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Shared Investors Make HP-Xerox Deal ‘More Likely,’ Expert Says

'I can say that based on my own research ... the more of the same shareholders they have, even passive shareholders like index funds, the deal is more likely to happen,’ says Thomas J. Chemmanur, professor of finance at the Carroll School of Management, Boston College.

As Carl Icahn calls on HP shareholders to rally around the proposed merger with Xerox, it appears many top investors share ownership in both companies.

Five of the top 10 investors—The Vanguard Group, State Street, BlackRock, Icahn Associates and Geode Capital—combined own 23 percent of HP with $6.08 billion invested. That same group owns 31.86 percent of Xerox, with $2.39 billion invested.

Thomas J. Chemmanur, who has taught at the Sloan School at MIT, Duke University, and is currently a professor of finance and Hillenbrand Distinguished Fellow at the Carroll School of Management, Boston College, told CRN that shared investors make a deal between the two more likely.

“When you have common institutional investors, that generally increases the chance,” he said of a merger. “Nobody can predict what will happen in this particular case. That is what we have found in other events. We find that when the two companies involved have more common institutional investors, that makes the alliance more likely to happen. In that context, I can say that based on my own research ... the more of the same shareholders they have, even passive shareholders like index funds, the deal is more likely to happen.”

[Related]: Bad Blood: Years Of War Between Icahn And HP’s Law Firm]

Meanwhile, Martin Wolf, president of martinwolf M&A Advisors, one of the top channel investment advisory deal-makers, told CRN the shared investors “is the only thing that made it interesting.”

“If it wasn’t for shared ownership, this wouldn’t be interesting any longer,” he said. “I think Carl Icahn is a genius. But Carl Icahn also supported putting Ozark Air Lines together with TWA for the same reasons. But he was wrong. He thought by putting Ozark and TWA together he’d have scale and a great value [and] he did not.”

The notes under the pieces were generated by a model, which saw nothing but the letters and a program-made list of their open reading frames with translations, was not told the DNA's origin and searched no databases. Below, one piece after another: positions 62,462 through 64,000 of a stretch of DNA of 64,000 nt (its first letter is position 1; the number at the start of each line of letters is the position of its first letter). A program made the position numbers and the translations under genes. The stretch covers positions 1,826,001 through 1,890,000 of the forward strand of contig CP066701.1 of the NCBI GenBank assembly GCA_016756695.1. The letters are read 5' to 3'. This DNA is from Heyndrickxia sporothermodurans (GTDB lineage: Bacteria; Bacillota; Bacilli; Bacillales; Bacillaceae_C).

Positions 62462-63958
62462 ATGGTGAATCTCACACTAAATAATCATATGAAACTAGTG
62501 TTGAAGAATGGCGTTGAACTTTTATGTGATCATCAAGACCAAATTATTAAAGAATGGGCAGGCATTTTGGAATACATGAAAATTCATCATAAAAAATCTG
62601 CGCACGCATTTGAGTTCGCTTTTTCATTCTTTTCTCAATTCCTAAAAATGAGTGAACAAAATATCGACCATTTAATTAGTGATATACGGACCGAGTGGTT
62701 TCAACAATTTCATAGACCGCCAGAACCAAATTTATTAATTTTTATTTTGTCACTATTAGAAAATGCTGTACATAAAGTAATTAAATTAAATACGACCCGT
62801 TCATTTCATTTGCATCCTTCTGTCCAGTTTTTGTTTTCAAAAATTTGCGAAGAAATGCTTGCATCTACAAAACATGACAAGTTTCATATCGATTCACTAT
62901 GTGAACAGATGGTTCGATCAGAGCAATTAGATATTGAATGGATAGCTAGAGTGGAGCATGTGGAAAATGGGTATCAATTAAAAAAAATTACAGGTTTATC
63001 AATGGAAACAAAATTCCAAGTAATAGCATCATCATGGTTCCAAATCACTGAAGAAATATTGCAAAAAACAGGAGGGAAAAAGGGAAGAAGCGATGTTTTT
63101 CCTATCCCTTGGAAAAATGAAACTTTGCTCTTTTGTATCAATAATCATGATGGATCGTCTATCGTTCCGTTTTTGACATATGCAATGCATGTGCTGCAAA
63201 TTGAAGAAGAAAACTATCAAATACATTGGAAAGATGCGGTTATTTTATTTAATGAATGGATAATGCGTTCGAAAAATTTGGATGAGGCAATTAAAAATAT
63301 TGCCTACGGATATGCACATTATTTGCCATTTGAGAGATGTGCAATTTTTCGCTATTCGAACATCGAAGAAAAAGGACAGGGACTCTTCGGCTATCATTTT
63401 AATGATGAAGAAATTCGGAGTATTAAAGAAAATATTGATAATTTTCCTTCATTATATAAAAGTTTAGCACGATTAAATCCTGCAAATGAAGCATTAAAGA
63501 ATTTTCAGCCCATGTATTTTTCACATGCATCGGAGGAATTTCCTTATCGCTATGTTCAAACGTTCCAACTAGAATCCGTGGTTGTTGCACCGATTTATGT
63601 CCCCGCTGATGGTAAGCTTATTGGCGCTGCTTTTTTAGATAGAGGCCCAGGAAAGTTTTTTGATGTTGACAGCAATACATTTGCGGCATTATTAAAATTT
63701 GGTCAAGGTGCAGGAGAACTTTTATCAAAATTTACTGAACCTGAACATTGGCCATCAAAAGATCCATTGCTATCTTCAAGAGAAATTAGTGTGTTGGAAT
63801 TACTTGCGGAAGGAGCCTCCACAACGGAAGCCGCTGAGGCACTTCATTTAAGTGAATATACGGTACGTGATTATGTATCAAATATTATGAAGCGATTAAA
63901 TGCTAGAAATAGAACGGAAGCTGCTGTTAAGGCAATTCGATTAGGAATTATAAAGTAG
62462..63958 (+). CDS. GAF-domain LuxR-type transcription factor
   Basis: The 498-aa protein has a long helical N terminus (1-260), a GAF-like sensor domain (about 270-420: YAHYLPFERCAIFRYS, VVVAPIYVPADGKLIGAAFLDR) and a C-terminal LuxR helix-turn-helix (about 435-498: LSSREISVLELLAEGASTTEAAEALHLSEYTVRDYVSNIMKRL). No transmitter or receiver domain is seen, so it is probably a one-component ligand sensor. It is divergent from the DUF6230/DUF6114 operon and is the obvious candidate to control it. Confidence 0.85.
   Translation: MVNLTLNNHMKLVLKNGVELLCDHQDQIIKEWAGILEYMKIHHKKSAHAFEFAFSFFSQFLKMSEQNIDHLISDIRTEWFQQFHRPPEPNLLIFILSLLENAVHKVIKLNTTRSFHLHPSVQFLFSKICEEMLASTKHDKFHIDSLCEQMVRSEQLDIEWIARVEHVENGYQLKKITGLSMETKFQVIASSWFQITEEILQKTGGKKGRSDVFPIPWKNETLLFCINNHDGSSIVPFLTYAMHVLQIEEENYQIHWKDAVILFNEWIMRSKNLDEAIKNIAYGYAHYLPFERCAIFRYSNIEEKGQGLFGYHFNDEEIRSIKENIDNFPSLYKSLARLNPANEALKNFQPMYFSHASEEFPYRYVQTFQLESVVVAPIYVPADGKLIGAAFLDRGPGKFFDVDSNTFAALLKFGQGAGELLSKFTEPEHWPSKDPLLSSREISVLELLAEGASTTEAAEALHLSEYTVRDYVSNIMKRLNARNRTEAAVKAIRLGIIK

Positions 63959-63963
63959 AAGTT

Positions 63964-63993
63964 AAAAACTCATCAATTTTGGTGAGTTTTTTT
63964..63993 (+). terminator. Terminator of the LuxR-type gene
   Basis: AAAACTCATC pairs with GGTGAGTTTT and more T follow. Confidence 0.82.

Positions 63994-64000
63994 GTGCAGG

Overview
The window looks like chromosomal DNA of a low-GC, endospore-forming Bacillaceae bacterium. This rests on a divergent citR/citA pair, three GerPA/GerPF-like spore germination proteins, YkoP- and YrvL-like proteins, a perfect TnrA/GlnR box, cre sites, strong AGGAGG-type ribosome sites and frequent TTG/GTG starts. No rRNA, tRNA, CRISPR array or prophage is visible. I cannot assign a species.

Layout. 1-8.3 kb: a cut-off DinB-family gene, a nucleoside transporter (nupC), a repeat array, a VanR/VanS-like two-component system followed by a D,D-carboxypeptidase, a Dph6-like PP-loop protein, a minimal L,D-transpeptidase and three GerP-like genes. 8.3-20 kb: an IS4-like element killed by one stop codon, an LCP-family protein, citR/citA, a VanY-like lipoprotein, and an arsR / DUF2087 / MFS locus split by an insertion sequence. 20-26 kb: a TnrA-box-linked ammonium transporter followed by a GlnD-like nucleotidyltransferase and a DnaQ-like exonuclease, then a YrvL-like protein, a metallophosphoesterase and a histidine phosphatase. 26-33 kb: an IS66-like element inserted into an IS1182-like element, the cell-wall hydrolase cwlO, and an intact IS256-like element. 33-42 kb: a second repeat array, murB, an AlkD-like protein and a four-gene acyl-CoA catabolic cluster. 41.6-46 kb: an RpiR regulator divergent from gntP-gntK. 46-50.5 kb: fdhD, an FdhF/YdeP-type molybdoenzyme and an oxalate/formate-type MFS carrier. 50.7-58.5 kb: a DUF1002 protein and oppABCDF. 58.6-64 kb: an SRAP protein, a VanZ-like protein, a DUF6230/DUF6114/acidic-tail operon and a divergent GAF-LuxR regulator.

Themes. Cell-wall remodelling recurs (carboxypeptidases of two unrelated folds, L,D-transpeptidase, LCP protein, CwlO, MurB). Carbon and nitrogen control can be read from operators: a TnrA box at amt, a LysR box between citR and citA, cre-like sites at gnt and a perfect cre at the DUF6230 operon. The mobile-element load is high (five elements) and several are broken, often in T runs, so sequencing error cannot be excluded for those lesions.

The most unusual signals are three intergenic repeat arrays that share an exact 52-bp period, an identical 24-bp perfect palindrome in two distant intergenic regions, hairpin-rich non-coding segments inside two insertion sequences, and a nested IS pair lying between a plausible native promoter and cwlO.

The institutional investors declined to comment about a potential merger of HP and Xerox when reached by CRN, with spokeswomen from The Vanguard Group and State Street providing statements.

“We have a longstanding policy where we don’t comment on individual companies or votes,” said a spokeswoman for The Vanguard Group, which owns 8.54 percent of HP and 10.28 percent of Xerox.

A spokeswoman for State Street, which owns 72 million HP shares, or 4.86 percent of the company, and 4.24 percent of Xerox, said, “We don’t comment on individual companies or holdings as a matter of policy, so we won’t be able to help here.”

Wolf said it’s not clear if Xerox and HP together would be stronger.

“Are you adding two dogs and creating a kennel, or are you creating something of value?” Wolf said. “No one wants to have more scale making wagons right before the automobile. … If you conclude it’s better to combine the businesses, can you take out costs which are achievable?”

Icahn and Xerox expect to achieve $2 billion in synergies through a merger, but in a Nov. 24 letter to Xerox, HP was skeptical of that figure.

“Our review of synergies based on public information and the limited information you have shared does not support achievable synergies of the scale you suggest, and it appears that your assumptions include significant savings that are already included in each company’s independently announced cost reduction plans,” the letter from HP’s board to Xerox stated.

Wednesday Icahn called on shareholders to demand “immediate action” from HP’s board, penning an open letter that outlined what he sees as the benefits of the two companies coming together.

“I can say without exaggeration that the combination of HP and Xerox is one of the most obvious no-brainers I have ever encountered in my career—one where activism should not even be necessary at all because the merits of the combination are so obvious to everybody involved,” he wrote. “I implore all HP shareholders who agree with me to reach out to HP’s directors to let them know that immediate action is necessary to explore this opportunity NOW while there is still a willing counterparty on the other side.”

Though talks between the two companies have been ongoing since August, HP has pushed back against Xerox’s offer of $22 a share, telling the copier king that HP can grow without a merger.

“We have great confidence in our strategy and the numerous opportunities available to HP to drive sustainable long-term value, including the deployment of our strong balance sheet for increased share repurchases of our significantly undervalued stock and for value-creating M&A,” HP’s letter to Xerox states.

Icahn told HP shareholders not to bet on it.

“It is absurd for the HP board and management team, with such a history of underperformance and missteps, to claim to have had a sudden epiphany and now expect shareholders to trust them to execute a standalone restructuring plan rather than to even explore an opportunity to enter into a combination that could bring about a much needed $2+ billion of cost synergies and possibly save the company,” Icahn wrote.

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